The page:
The epidermis is important in both vegetative and reproductive organs. It is treated here in a broad sense as the superficial layer (or rarely layers) on all differentiated parts of the plant in the primary state of growth. During secondary growth the epidermis is often replaced by Periderm.
Many features of the epidermis can be seen in whole mounts at low magnification with the compound microscope.
Stomata should receive special attention. Sections may reveal Guard Cells cut in more than one plane.
Note whether guard cells are in the same plane as rest of epidermis, or if they are raised or sunken.
Subsidiary Cells may or may not be present. The arrangement of subsidiary cells and guard cells can be used to identify plants
by Microbehunter.com (2018)
Observing Leaf StomataFound in: Labwork
It is possible to observe the impression of leaf epidermis cells on white wood glue. The stomata and guard cells are easily visible. The regular shape of the stomata makes it an ideal specimen for practicing drawing.
Leaf of a plant, white wood glue (PVC glue etc., water soluble), slides, scissors.
by Allaway W. G., Hsiao T. C. (1973)
*Department of Environmental Biology, Research School of Biological Sciences, Australian National University, P.O. Box 475, Canberra City, A.C.T. 2601.
in Aust J Biol Sci 26: 309-318 – DOI: 10.1071/BI9730309 –
by Vialet-Chabrand S., Brendel O. (2014)
in Trees Struct Funct. 28(6): 1859–1865 – doi: 10.1007/s00468-014-1063-5 –
An automated process using a cascade classifier allowed the rapid assessment of the density and distribution of stomata on microphotographs from leaves of two oak species.
Stomatal density is the number of stomata per unit area, an intensively studied trait, involved in the control of CO2 and H2O exchange between leaf and atmosphere. This trait is usually estimated by counting manually each stoma on a given surface (e.g., a microphotograph), usually repeating the procedure with images from different parts of the leaf. To improve this procedure, we tested the performance of a cascade classifier to automatically detect stomata on microphotographs from two oak species: Quercus afares Pomel and Quercus suber L. The two species are phylogenetically close with similar stomatal morphology, which allowed testing the reuse of the cascade classifier on stomata with similar shape. The results showed that a cascade classifier trained on only 100 sample views of stomata from Q. afares was able to rapidly detect stomata in Q. afares as well as in Q. suber with a very low number of false positives (5 %/1.9 %) and a small number of undetected stomata (14.8 %/0.74 %), when partial stomata near the edge of the microphotographs were ignored. The remaining undetected stomata were due to obstacles such as trichomes. As an example of further applications, we used the positions detected by the cascade classifier to assess the spatial distribution of stomata and group them on the leaf surface. To our knowledge this is the first time that a cascade classifier has been applied to plant microphotographs, and we were able to show that it can dramatically decrease the time needed to estimate stomatal density and spatial distribution.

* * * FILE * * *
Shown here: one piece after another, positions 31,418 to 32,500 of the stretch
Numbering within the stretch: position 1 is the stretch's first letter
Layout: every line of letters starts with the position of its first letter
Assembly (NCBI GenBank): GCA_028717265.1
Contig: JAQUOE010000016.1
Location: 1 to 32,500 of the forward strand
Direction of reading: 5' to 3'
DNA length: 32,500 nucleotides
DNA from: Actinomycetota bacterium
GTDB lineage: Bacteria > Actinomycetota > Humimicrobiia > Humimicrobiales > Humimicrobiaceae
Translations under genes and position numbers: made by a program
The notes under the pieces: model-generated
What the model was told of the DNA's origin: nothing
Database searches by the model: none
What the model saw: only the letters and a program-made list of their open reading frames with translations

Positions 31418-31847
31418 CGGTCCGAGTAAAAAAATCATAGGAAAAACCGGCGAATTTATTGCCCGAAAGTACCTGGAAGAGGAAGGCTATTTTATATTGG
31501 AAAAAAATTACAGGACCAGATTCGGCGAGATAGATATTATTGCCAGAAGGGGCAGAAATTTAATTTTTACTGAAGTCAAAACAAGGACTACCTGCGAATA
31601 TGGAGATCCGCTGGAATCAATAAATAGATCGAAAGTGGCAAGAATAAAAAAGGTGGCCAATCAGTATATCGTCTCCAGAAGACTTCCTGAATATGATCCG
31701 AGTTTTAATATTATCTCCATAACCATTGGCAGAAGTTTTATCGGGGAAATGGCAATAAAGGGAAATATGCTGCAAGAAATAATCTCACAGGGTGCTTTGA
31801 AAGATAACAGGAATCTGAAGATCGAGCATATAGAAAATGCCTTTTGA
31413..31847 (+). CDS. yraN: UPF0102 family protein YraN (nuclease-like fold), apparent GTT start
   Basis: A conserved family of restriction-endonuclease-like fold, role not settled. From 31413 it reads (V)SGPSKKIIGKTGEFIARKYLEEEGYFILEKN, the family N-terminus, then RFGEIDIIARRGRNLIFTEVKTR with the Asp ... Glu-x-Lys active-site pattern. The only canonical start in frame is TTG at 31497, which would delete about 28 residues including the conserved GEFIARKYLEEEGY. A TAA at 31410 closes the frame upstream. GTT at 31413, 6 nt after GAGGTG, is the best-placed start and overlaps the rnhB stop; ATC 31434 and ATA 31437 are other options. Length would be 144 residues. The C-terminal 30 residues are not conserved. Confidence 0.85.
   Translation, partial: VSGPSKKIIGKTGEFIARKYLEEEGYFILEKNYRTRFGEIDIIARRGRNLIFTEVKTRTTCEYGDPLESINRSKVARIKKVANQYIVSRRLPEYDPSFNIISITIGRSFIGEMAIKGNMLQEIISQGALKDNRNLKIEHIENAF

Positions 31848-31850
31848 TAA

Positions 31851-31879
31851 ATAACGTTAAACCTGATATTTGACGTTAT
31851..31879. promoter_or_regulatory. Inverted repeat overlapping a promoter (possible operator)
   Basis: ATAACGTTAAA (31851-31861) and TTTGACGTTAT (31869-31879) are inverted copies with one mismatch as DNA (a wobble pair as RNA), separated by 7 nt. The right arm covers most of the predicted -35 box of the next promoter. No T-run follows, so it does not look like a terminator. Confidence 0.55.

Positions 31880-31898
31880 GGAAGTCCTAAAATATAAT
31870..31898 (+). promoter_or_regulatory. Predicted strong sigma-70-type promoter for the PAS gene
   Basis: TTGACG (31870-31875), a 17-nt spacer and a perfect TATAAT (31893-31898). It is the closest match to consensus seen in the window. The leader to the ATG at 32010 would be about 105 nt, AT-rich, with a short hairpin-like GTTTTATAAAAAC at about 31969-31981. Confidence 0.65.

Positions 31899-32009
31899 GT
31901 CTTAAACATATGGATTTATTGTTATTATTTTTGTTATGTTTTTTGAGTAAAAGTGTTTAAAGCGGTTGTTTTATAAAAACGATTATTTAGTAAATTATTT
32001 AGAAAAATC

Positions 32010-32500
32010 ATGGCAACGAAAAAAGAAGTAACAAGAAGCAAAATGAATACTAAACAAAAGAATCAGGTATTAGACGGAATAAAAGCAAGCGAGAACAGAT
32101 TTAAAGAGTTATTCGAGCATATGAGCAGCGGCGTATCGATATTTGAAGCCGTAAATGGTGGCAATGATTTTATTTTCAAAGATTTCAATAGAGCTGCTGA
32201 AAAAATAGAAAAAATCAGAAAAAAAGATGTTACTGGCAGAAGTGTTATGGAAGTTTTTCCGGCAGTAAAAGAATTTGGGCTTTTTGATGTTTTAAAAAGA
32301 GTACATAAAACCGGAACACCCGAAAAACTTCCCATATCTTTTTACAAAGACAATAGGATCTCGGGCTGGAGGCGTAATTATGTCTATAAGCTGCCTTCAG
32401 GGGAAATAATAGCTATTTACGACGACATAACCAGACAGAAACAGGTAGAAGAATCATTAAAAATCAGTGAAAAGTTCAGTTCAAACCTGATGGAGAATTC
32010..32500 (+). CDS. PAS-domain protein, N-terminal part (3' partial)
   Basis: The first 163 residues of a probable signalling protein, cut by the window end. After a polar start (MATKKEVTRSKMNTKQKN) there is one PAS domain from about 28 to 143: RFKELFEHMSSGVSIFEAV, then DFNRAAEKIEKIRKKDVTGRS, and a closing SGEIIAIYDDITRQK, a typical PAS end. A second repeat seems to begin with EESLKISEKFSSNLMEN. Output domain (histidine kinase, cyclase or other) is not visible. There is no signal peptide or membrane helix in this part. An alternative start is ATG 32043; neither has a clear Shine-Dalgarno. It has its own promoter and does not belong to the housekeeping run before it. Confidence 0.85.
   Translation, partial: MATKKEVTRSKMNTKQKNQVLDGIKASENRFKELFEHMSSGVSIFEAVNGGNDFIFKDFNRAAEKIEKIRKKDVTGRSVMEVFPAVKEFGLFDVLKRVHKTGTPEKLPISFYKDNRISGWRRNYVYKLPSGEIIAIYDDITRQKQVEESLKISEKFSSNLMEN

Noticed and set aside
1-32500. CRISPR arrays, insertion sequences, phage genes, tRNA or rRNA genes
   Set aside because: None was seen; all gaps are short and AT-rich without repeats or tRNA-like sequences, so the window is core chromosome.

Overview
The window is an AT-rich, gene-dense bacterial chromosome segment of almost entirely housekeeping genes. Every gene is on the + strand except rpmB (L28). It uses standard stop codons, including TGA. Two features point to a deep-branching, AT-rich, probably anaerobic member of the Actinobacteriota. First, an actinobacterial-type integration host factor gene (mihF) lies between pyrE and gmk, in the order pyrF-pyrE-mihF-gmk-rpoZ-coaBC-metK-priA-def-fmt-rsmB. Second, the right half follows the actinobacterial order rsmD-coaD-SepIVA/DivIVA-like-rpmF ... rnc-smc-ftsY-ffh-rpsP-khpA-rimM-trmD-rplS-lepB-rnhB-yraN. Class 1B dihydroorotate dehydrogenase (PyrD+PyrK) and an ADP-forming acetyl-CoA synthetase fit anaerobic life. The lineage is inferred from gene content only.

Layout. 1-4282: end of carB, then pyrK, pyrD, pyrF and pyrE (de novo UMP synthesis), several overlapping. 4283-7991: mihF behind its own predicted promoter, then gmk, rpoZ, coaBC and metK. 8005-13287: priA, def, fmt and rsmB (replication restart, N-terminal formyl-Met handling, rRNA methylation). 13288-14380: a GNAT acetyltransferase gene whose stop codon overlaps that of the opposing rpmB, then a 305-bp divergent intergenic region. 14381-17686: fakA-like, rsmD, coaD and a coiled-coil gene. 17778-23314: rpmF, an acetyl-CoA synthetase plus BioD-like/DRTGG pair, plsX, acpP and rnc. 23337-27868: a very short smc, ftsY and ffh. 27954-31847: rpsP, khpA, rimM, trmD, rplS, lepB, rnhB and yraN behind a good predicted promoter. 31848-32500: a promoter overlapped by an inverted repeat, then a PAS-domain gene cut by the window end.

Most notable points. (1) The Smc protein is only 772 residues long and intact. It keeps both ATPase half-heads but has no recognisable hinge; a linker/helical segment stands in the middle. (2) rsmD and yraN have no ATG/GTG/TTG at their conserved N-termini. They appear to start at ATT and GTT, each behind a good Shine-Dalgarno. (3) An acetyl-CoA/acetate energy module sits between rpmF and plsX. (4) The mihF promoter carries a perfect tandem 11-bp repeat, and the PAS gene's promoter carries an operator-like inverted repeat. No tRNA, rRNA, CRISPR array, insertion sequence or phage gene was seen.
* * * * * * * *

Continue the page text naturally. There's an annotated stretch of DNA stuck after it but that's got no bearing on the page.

by Karabourniotis G., Tzobanoglou D., Nikolopoulos D., Liakopoulos G. (2001)
in Ann Bot. 87(5): 631–639 – doi: 10.1006/anbo.2001.1386 –
Three representative plants possessing stomatal complexes which differed morphologically were studied: Olea europaea , Vicia faba and Triticum aestivum .
Immersing leaves of these plants in chloroform for 30 s (thereby removing epicuticular waxes) significantly reduced the intensity of the fluorescence emitted by guard cells. This indicates that guard cell fluorescence could be due to either an increased concentration of fluorescing compounds (probably wax-bound phenolics), or a thicker cuticular layer covering the guard cells.
Given that the alkali-induced blue fluorescence of the guard cells is a common characteristic of all plants examined, it could be used as a rapid and convenient method for in situ measurements of the number, distribution and size of stomatal complexes.
The proposed experimental procedure includes a single coating of the leaf surface by, or immersion of the whole leaf in, a 10% solution of KOH for 2 min, washing with distilled water, and direct observation of the leaf surface under the fluorescence microscope.
Fluorescence images were suitable for digital image analysis and methodology was developed for stomatal counting using Olea europaea as a model species.